Chelsea Jordan-Makely and I have been collaborating to locate information about academic, public, and special library services for people who are incarcerated or in reentry. Today, our article summarizing these services–Outside and In: Services for People Impacted by Incarceration–went live through the Library Journal website. It will also be available in print later this month.
We doubt that we’ve located everything, and can’t wait to find out about other libraries providing books, programs, or other library services for people who are incarcerated or in reentry. That’s why we’ve teamed up with the Library Research Service at Colorado State Library to create a survey about this type of service!
Academic, special, and public librarians and staff are encouraged to respond.
I’ve previously published in First Monday on mail digitization through Smart Communications, particularly in the instance of the Pennsylvania Department of Corrections (DOC). That research shows that moves toward ICTs in carceral facilities introduce new forms of information control and are typically utilized for surveillance that affects people inside of jails, prisons, detention centers, and other facilities as well as their families, friends, and other contacts on the outside. This means that new ICTs in prisons not only increase coordinated surveillance of people already most likely to experience the brunt end of racism in policing, but also that the algorithms utilized in these new forms of surveillance are refined through compulsory applications in carceral facilities. Due to bias in policing and incarceration, these “data pools” include more Black, Indigenous, and people of color than there are in the general population of the United States. By refining surveillance technologies in jails, prisons, and detention centers, companies create increased opportunity for racism in policing and incarceration, often while working under the guise of neutrality.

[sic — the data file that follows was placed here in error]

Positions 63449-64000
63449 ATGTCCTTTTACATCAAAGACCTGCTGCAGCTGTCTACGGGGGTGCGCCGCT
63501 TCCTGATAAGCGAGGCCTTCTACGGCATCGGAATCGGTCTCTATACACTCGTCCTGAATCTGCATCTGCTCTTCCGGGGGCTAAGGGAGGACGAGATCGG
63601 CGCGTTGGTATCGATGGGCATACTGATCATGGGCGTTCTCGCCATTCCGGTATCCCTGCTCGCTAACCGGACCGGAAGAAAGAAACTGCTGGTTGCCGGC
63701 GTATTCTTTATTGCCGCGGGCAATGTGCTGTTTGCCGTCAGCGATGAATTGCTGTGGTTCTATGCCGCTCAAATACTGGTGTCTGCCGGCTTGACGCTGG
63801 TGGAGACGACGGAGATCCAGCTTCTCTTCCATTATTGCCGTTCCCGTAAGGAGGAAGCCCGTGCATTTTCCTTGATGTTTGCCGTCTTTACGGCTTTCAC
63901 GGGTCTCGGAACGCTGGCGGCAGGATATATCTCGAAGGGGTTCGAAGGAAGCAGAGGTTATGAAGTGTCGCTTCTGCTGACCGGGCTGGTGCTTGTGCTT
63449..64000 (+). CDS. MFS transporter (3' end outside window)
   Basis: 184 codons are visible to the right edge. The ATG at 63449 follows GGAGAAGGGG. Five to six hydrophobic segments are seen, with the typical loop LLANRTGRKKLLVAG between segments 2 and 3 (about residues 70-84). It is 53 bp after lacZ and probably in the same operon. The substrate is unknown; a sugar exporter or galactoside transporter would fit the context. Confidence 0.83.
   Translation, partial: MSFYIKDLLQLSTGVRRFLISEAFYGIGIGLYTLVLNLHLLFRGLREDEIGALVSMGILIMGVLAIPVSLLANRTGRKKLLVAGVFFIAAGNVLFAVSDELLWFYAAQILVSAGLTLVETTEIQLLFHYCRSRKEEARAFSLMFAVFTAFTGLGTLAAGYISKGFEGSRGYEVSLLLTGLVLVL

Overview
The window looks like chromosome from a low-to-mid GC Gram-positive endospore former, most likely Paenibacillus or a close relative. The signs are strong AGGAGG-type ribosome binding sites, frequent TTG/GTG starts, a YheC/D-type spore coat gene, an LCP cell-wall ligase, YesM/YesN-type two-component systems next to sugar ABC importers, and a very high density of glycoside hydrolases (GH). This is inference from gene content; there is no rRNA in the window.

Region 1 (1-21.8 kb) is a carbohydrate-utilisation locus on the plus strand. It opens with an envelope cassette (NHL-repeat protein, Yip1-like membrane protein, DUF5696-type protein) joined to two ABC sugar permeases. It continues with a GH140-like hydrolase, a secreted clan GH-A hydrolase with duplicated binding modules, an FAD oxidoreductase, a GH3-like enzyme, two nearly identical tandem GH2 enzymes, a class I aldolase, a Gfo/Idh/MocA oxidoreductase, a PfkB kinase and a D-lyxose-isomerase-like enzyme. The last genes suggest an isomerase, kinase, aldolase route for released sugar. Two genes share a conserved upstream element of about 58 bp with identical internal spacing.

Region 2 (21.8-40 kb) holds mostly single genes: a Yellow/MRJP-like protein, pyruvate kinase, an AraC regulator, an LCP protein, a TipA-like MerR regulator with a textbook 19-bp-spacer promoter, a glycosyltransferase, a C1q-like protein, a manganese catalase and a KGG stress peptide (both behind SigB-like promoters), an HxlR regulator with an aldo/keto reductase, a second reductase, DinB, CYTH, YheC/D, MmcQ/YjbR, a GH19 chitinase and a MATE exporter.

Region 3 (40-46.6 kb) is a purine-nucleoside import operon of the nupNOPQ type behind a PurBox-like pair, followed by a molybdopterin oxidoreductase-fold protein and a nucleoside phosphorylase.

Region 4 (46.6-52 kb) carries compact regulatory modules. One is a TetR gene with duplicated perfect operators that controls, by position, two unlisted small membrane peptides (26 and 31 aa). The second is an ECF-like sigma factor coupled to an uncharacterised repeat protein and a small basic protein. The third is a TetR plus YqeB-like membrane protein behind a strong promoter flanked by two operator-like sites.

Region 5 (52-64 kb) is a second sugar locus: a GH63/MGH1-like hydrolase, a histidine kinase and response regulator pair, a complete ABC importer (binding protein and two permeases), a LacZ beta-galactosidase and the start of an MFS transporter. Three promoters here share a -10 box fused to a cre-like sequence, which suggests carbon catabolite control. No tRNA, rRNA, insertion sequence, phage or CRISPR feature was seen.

The Federal Bureau of Prisons (BOP) interest in Smart Comunications technology is particularly of note. At the time of my research, the Federal BOP had maintained the same mail policy for at least 20 years. It is not a system prone to change. Policies created in that system are likely to not only bolster the income and perceived prestige of Smart Communications, but also will increase the likelihood that mail digitization technologies are implemented in carceral facilities across the country. As a system that serves as a model for carceral practices, a change to mail policies in federal prisons will have lasting consequences on how smaller-scale and more local systems are able to surveil people who are incarcerated and their connections in the general public. While Smart Communications claims that mail legal mail is not digitized, there is existing precedent for monitoring digital attorney-client communications. The Federal BOP already potentially monitors all electronic communications, legal and personal, made through TRULINCS, though there is political effort underway to create a new software that does not monitor legal communication. (An aside: the Federal BOP is also a system that does not trust its own employees to have consistent internet access at work.)
Physical mail in prisons is already highly regulated. For example, in California, some prison issued envelopes contain a list of materials that will be rejected —